Not based on my experience. Put 87 in a Honda, Nissan or Toyota and see if it continues to start everytime. When you're done cranking the engine for 20 minutes, try the higher octanes and see if that makes a difference. I've been through fuel line freeze up, poor acceleration, knocking and pinging and just plain not starting. Plus, some stations even use detergents in their fuel to help keep your fuel system cleaner. I'd say that's better than not...
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Old 08-02-2007, 01:48 PM   #23
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I put 87 in my Dodge and Toyota constantly, absolutely no difference in performance or reliability. If your tuning for racing or building a cutting edge engine octane matters but otherwise the fuel is fuel to properly working engines and fuel systems.
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Old 08-02-2007, 02:20 PM   #24
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Ok, more power to ya, but it doesn't work in my car-- learned that the hard way. Anyway, back on topic. How 'bout those LS2's?
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Old 08-02-2007, 02:44 PM   #25
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This could be a huge-alternate thread, so I won't get started, but put simply, higher octane allows the engine to run greater amounts of timing advance without knock.

Octane by definition is a fuels resistance to detonation (AKA knock). Most cars are DESIGNED for 87 octane, so they just don't advance the timing any further than that fuel requires ( and thus don't reap the benefit in power and efficiency it affords).

Now, cars that are DESIGNED for high-octane fuels (ESPECIALLY turbo and supercharged cars) NEED high octane fuel to achieve the performance they are rated at. If you use lower octane fuels they engine computer will pull back timing to prevent detonation, and as a result you won't get the power or mileage that you expect.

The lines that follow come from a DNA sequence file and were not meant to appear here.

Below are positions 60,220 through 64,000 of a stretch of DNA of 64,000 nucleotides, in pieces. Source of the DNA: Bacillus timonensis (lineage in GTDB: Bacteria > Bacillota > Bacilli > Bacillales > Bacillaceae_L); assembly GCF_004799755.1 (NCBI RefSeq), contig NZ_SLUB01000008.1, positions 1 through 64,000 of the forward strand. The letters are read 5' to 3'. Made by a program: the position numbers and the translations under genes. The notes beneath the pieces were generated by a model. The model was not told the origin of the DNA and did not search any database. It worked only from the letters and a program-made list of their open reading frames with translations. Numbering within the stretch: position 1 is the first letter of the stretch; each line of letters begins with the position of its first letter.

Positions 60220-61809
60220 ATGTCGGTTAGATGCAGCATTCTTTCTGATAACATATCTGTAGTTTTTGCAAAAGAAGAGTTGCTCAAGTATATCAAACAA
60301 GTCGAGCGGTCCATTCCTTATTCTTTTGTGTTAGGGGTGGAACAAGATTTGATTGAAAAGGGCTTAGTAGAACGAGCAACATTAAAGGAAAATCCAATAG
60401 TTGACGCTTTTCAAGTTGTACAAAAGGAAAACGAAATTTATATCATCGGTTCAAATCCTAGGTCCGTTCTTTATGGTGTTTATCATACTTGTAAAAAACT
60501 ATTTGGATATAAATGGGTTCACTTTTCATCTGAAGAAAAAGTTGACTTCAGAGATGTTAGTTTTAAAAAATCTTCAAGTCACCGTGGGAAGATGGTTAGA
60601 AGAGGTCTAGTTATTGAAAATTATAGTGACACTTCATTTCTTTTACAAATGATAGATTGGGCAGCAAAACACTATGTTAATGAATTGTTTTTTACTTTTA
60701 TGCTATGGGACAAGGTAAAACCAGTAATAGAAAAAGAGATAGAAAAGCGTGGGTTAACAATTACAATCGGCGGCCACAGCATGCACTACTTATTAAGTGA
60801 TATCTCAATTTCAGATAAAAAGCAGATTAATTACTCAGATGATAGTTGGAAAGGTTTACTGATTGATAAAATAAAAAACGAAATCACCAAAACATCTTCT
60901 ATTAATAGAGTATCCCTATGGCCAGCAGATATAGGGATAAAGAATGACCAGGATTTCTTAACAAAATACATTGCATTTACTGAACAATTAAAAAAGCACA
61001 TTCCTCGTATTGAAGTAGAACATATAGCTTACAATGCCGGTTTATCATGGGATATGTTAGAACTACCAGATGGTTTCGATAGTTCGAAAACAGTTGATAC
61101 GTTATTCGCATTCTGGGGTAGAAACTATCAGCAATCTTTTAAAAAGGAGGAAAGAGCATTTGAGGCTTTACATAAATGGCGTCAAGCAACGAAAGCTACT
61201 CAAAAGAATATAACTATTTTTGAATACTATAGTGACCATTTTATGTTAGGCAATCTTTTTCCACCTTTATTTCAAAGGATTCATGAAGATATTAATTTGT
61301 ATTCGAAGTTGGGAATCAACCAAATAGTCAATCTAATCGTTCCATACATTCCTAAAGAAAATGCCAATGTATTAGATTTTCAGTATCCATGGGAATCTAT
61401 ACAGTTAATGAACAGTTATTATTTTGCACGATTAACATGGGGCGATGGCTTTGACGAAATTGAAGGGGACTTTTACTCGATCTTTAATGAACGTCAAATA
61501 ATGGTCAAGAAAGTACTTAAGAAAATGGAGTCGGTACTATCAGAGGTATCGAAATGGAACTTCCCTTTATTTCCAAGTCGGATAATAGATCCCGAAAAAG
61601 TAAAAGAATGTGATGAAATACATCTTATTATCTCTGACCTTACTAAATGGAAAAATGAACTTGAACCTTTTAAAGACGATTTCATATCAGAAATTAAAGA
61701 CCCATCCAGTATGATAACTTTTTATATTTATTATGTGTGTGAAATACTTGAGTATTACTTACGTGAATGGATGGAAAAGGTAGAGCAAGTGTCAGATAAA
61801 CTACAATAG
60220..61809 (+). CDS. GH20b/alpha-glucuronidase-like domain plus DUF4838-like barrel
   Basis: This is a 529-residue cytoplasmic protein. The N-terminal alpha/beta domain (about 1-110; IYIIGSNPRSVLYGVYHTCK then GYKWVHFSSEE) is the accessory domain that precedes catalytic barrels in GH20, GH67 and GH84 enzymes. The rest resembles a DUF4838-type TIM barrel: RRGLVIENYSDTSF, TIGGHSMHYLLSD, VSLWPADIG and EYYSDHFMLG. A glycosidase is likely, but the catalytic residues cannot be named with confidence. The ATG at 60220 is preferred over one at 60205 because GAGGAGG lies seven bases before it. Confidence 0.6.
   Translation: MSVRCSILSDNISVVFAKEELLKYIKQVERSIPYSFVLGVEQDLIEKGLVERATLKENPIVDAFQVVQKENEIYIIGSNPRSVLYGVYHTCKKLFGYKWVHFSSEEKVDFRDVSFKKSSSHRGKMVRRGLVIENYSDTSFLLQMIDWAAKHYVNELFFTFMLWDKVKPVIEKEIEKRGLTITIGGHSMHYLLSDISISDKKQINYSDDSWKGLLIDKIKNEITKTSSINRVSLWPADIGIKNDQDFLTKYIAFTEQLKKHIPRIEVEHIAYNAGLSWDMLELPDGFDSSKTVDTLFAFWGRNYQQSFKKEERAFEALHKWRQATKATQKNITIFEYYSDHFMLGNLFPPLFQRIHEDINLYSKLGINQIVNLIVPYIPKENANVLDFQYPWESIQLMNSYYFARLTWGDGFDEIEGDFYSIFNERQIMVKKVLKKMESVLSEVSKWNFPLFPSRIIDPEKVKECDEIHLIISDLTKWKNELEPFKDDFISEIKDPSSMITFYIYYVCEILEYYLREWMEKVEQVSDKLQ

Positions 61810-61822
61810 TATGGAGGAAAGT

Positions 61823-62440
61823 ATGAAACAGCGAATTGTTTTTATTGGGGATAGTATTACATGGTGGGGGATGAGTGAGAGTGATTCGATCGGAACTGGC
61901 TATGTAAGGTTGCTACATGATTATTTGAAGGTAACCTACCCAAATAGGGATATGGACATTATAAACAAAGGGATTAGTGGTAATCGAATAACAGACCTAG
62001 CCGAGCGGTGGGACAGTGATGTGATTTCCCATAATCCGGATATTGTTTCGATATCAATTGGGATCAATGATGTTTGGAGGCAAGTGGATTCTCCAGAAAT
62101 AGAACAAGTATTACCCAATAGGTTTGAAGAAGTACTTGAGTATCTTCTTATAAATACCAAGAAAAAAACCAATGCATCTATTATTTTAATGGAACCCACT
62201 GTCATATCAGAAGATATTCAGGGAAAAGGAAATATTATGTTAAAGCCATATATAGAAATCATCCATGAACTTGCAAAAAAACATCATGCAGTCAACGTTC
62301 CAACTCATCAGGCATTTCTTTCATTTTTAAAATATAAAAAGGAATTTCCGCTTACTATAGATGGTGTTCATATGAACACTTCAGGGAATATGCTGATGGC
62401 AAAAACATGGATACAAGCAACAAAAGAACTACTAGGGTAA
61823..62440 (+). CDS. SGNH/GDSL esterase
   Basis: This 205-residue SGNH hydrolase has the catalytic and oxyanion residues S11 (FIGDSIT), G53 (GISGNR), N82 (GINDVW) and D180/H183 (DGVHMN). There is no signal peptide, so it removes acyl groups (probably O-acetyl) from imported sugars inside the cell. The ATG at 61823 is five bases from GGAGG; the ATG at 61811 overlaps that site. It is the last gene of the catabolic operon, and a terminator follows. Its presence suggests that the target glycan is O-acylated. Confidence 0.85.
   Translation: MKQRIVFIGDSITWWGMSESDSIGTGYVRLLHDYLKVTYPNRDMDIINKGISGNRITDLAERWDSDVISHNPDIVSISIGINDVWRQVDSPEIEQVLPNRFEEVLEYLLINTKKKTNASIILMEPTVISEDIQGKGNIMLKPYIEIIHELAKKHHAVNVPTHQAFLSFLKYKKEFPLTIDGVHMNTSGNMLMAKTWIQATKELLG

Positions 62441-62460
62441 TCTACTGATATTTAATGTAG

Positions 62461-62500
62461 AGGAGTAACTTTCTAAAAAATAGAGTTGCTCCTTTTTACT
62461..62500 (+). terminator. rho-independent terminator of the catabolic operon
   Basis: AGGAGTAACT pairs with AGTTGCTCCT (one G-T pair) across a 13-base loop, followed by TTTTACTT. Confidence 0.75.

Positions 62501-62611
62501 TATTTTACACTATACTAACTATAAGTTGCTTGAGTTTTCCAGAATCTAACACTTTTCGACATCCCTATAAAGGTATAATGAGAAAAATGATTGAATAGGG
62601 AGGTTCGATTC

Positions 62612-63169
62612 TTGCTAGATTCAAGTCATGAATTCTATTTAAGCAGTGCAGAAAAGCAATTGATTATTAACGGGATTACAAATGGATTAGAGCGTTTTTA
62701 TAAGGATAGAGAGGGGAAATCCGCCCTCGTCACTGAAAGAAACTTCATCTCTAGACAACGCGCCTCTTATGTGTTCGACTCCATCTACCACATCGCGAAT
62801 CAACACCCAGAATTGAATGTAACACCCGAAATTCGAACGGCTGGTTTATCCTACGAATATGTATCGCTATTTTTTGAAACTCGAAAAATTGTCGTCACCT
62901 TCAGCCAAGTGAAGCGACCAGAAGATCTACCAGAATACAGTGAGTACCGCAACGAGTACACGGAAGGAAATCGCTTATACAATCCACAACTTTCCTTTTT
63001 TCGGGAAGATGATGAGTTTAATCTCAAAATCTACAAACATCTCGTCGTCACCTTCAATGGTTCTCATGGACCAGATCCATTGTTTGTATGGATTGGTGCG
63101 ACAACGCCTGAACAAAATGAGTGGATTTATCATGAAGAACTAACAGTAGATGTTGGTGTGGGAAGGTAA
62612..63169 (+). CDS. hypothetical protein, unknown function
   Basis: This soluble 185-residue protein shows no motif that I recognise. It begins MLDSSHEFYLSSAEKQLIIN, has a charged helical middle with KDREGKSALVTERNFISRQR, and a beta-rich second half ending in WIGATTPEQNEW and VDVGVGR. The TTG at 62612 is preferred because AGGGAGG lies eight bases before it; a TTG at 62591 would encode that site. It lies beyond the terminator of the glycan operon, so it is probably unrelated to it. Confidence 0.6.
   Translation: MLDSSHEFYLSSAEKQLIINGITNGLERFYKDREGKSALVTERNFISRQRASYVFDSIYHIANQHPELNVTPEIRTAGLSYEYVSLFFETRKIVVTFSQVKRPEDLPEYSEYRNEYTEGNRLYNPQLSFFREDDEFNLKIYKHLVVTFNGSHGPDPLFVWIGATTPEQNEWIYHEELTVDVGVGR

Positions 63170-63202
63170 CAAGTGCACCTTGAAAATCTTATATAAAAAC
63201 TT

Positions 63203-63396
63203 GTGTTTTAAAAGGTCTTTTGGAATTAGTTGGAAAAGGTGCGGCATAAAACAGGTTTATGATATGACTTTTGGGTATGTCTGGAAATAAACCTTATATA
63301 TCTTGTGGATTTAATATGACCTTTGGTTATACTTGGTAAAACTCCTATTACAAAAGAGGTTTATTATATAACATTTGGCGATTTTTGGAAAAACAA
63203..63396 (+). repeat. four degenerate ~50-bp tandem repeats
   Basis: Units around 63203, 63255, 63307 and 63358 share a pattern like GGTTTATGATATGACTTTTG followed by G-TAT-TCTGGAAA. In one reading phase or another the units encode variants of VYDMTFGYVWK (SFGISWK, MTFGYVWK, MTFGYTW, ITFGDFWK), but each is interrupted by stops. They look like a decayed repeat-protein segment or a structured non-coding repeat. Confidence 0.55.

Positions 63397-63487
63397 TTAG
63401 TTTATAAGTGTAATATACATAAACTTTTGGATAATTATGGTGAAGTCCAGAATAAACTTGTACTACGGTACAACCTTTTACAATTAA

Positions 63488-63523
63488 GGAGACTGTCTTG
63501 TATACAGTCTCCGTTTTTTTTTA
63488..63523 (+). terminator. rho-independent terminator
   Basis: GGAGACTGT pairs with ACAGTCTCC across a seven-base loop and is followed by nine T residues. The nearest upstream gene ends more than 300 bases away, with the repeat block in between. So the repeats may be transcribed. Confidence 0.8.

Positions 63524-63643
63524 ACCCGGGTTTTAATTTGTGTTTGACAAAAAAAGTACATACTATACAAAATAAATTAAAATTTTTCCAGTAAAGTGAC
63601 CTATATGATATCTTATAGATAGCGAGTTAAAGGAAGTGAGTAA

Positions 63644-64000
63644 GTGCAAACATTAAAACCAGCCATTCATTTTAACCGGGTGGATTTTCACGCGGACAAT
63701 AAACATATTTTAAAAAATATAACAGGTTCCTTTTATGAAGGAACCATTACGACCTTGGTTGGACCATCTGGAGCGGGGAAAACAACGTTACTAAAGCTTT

If your car calls for high octane fuel, then using it will benefit you and the car (and don't think you'll save money by using low octance fuel... the reduction in mileage as a result of the reduced timing will MORE than outweigh the difference in fuel price).

In short, use what the manufacturer recommends! They kind of know what they're doing!

Oh, and I want the LS3... screw the L76 and all its truck based hardware! Corvette power if I can get it!

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Old 08-02-2007, 03:07 PM   #26
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The octane number we refer to as "87,89,92" are actual precentages. Simply put, a percentage of how much Octane is in the fuel. Exp: 87 gas is 87% octane and 13% heptane.

What these numbers mean is the higher the number, the higher the octane concentration, the higher the compression ratio(octane can handle compression better than Heptane), or its ability to be compressed before "self" detenation(due to the pressure).

Knocking occurs when you have early detenation during the compression stage due to low octane gas in a "high octane engine". So 87 is not really worse than 89 or 92, but gas station "A" may have higher quality fuel than station "B".

Unless my memory isnt working today thats a simple explination. Feel free to correct me if I am innacurate.
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Old 08-02-2007, 03:16 PM   #27
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Pretty accurate JMROD.

To add to it, the a higher octane fuel NEEDS more pressure/heat to burn clean. So if your engine is NOT running well with higher octane in it...it probably doesn't need it.

If you're 1983 Honda doesn't run well with 87 so you have to put higher octane in it, it's not because the higher fuel is better, it's because something in your engine is broken and needs to be tuned.
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Old 08-02-2007, 03:49 PM   #28
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Quote:
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If you're 1983 Honda doesn't run well with 87 so you have to put higher octane in it, it's not because the higher fuel is better, it's because something in your engine is broken and needs to be tuned.
You're generalizing and making a bad assumption. I just had a relative complain about the same thing in her '07 CRV. She was using 87 and started experiencing starting problems. The vehicle was under warranty, she took it back and the technicians couldn't figure out what was wrong with it. Their computer was saying that no problems had been recorded. They did however offer advice about the fuel... imagine that.

Hey look, it's not that big of a deal. If you want to put that crap in your engine-- go ahead.